.The first problem is the cost of education. It is absurd. Today, the basics are all capable of being taught and learned remotely. There is almost no reason to have physical plant to teach much of what is done.The advent of complete remote learning MBA programs from quality schools (look at UNC — Chapel Hill, MBA program as an example) is a boon. Yet, they charge the same tuition as if the student was on campus. That’s nuts.The Carolina program is, in many ways, superior to being on campus plus no parking problems. It uses a lovely Adobe remote learning bit of software that is just perfect for the purpose.The second big problem is students entering programs which do not have realistic job prospects which can provide a job of sufficient income to pay back any debt. I usually use “poets” as my rant point but it could be any major which does not provide realistic job prospects.The third consideration is AP (advanced placement). A high school senior can get AP credit for one full year of college. This is a huge savings.The fourth consideration is the transferability of community college credits. There is no reason for an engineering student to take Calculus I at Rice University when he could take it at Austin Community College. Not all subject but the basic ones.Last, we just need to be honest — we are forcing people into college for social reasons. There is a huge demand for technically trained workers who do not need a 4-year college degree. If you go to a tech/vocational school in Texas and learn how to work on modern A/C units, you can make $100K if you are willing to work overtime and on weekends.We need to train people for jobs and we need to safeguard jobs for our workers. We need to train people for jobs which will make them taxpayers.Colleges will have to totally rethink how they deliver education.JLMwww.themusingsofthebigredca…
Today, the basics are all capable of being taught and learned remotely. There is almost no reason to have physical plant to teach much of what is done.You’d have to duplicate the social serendipity aspects of going to school. For example Phil Sugar lived on campus during college and he was in a fraternity. I went to the same college but lived at home and wasn’t a member of a fraternity. Our experiences were totally different and I suspect he gained a great deal (as did others) from people that he met and knowing of the types of things they were doing. I didn’t. I was only exposed to things I already knew about, not the things that others who lived on campus ended up doing or got excited about. The classes were the same of course. Bottom line it’s not only about the education and what you learn. It’s about people that you meet.There is a huge demand for technically trained workers who do not need a 4-year college degree. If you go to a tech/vocational school in Texas and learn how to work on modern A/C units, you can make $100K if you are willing to work overtime and on weekends.I agree 100% on that. Perhaps rather than calling it “social” reasons it’s better to say it has something to do with the fact that people who aren’t in “suits” type jobs aren’t respected as much. You know all of those losers who get to dress up to work at a stupid bank branch everyday because it makes them feel important to be a professional. That’s the crock of shit that needs to be reversed.The love of college dates back I think to when there was a definite difference in what college could do for someone and how the media generally views academics and being well spoken and highly educated as being more important than it is. You know the same reason they hate a guy like Trump because he just sounds so unclassy and unsophisticated in the way he presents himself. (Even if he didn’t offend in the ways he did they still wouldn’t like him because he is uncouth).Hey look nothing is going to change about the way the world sees certain professions. I am sure my brother in law the opera singer thinks he ranks way above in life on the pecking order of the working world than a wedding singer making 4 times the money with a 4 year backlog of work (brother in law has to grind it out constantly to find new gigs and he is actually pretty good. There is just not a great deal of demand for opera).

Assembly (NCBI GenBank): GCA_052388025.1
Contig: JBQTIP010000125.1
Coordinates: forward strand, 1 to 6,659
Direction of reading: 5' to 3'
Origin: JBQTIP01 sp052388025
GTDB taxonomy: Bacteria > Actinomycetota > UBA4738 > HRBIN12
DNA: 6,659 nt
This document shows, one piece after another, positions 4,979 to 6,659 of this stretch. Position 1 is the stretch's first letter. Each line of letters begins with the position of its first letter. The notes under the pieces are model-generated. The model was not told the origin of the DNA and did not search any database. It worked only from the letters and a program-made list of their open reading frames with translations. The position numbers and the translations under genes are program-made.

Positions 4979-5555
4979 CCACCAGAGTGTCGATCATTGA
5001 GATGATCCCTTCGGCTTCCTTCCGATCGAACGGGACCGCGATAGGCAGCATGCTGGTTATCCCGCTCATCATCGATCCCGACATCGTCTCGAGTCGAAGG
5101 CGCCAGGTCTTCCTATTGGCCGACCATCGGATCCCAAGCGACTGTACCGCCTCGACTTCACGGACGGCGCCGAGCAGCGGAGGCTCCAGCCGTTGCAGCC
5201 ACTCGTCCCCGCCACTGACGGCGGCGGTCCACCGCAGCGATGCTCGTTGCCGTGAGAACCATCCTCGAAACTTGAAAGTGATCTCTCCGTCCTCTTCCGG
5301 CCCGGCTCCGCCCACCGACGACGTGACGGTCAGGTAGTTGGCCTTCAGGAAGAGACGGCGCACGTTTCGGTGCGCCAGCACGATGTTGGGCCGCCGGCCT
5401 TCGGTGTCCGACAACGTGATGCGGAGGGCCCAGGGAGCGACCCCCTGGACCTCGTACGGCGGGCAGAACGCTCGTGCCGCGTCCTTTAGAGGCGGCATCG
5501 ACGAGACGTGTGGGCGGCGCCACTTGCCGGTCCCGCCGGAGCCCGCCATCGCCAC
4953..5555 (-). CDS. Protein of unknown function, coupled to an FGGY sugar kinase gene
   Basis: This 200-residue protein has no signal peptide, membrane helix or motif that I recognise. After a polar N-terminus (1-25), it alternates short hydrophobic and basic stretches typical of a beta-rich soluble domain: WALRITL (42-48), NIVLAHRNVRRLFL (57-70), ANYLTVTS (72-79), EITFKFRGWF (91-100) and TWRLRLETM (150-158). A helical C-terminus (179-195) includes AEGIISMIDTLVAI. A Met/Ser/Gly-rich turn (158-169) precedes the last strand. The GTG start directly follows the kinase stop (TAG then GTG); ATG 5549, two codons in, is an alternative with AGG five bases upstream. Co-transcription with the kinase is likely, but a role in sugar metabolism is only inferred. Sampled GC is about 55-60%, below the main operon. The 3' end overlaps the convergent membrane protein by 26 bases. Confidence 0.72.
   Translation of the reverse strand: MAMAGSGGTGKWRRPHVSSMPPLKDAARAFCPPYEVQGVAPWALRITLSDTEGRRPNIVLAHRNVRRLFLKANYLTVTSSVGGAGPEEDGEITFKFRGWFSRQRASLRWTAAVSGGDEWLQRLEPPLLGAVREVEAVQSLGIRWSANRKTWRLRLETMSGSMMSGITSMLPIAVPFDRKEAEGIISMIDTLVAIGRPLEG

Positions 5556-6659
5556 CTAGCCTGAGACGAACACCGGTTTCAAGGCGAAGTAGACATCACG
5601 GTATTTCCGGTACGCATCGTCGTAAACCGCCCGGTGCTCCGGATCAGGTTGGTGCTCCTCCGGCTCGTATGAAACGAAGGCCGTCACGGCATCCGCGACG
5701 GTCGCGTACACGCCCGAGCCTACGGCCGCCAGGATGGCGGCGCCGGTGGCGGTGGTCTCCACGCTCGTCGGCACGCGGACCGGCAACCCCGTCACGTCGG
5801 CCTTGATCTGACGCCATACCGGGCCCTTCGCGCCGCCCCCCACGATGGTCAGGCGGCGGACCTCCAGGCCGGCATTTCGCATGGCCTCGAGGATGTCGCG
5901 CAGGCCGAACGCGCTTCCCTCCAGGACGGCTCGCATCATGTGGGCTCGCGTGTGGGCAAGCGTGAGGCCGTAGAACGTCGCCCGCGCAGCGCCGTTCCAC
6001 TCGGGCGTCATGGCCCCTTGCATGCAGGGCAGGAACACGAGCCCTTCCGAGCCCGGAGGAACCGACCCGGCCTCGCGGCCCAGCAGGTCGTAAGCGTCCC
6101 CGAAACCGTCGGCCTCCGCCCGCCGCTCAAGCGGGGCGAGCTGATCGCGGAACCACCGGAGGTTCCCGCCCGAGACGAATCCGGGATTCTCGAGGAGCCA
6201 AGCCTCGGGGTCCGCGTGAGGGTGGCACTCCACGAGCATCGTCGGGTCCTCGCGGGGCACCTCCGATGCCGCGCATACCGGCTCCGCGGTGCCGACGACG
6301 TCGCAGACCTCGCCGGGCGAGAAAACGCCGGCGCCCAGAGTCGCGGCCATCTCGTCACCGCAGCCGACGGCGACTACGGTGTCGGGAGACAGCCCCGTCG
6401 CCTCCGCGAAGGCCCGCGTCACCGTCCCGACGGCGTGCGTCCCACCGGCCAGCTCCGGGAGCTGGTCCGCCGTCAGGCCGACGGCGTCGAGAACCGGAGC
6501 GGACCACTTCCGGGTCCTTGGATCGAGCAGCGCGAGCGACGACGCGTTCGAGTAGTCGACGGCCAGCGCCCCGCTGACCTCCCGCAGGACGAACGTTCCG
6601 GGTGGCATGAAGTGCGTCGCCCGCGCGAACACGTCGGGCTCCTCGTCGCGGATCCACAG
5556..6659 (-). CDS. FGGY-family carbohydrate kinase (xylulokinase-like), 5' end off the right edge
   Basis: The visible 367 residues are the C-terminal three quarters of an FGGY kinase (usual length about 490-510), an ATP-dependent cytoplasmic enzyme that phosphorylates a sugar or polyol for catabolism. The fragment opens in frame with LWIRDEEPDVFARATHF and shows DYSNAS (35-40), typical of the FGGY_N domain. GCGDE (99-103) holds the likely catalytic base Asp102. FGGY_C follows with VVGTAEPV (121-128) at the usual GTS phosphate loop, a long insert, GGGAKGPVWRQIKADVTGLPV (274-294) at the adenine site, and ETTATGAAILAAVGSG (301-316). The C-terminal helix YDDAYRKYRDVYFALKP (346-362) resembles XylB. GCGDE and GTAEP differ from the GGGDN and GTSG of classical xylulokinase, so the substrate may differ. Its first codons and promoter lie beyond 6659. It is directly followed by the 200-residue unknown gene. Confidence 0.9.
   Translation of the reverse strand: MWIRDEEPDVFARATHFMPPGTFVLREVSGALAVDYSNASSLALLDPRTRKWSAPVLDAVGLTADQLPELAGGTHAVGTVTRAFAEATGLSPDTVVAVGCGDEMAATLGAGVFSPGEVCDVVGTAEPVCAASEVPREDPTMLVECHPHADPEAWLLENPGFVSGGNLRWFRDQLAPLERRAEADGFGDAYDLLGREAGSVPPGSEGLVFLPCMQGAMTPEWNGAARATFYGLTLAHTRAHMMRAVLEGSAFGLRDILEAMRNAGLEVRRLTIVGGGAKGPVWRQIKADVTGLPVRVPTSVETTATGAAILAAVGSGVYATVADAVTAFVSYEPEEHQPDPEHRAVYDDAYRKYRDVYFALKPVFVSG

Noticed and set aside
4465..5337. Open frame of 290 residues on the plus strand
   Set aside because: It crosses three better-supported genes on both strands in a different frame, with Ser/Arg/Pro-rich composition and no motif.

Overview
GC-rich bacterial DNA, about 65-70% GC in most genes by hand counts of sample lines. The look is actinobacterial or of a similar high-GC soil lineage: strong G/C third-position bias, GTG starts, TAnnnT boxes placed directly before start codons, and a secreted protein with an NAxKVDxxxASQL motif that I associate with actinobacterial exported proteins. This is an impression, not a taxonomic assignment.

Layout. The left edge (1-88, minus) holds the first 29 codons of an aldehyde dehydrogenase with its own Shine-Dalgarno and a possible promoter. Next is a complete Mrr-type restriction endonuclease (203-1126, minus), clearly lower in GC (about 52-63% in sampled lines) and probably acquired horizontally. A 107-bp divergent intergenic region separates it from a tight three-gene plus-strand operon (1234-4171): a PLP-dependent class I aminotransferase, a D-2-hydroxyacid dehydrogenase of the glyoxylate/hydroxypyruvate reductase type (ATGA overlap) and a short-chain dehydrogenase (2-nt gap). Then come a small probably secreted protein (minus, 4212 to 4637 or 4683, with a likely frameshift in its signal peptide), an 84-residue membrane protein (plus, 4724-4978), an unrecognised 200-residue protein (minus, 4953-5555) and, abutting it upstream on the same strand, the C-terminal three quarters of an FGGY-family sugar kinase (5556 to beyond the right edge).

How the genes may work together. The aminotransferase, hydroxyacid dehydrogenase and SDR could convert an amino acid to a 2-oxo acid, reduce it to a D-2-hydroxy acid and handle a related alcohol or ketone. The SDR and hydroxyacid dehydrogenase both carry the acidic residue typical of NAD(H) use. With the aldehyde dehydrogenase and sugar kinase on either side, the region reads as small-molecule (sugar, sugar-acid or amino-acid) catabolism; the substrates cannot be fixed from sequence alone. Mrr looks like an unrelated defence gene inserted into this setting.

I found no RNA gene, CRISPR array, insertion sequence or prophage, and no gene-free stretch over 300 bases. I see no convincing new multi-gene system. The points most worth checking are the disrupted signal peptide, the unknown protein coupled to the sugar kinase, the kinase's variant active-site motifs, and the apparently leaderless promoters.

Yet walking away with hundreds of thousands of dollars in debt is not a sensible approach to beginning your adult life. 70% of undergraduates walk away from college with some kind of debt.The problem isn’t totally the hundreds of thousands of debt but the fact that the academic majors and careers that kids are choosing have no clear path to pay back those loans. You know doing what they love or think they will love vs. making a practical choice which guess what is possible to do in many cases. Choose a realistic major.The idea of having to pay for an education (at low interest rates) over 20 or even 30 years when you will use that education over that time just seems wrong because it is a new concept (because of the high cost). If you buy a house it is expensive and you pay for it over time because you use it over time. Ditto for machinery in a business (I have experience with that concept which used to totally freak out my Dad when I was younger because he never bought machines, only inventory).Another defect is the idea that everyone has to go away to college. While it’s a great idea you have to factor in the cost of living at college just like everything else. I went to Wharton but I lived at home and commuted. I felt lucky just to be able to go there. (In today’s dollars my tuition was about 16k per year). While I am sure it would have been a better experience to live there, it wasn’t something that my parents wanted me to do. Also I worked during college so it wasn’t about playing around and having a good time anyway. It was about getting an education. It’s simply not the same today at least not for suburban kids. That said my parents worked hard to be able to pay for that education. It’s not a given that everyone gets to be able to do things if they don’t have the money or if their family doesn’t have the money. It might take a generation or two and it might be your kids, not you who gets the good life. (My dad came here with nothing but worked and was able to pay for my college back then..)
I echo the comments regarding the complexity of the issue. It’s also important to look at the data split between undergrad and grad debt. Undergrad class of 2015 average debt was $35K/student, the highest average ever, but similar in principal amount to a car loan. Graduate student debt, on the other hand, is where you see many of the high numbers—–over 15% of graduates have greater than $100K in debt, where relatively few undergrads attain six figure debt. As a grad student you can take out an unlimited amount from govt programs, so no surprise there are some eye-popping numbers here.http://www.wsj.com/articles…
Something must be wrong here, how can such an important and vital topic not have one comment?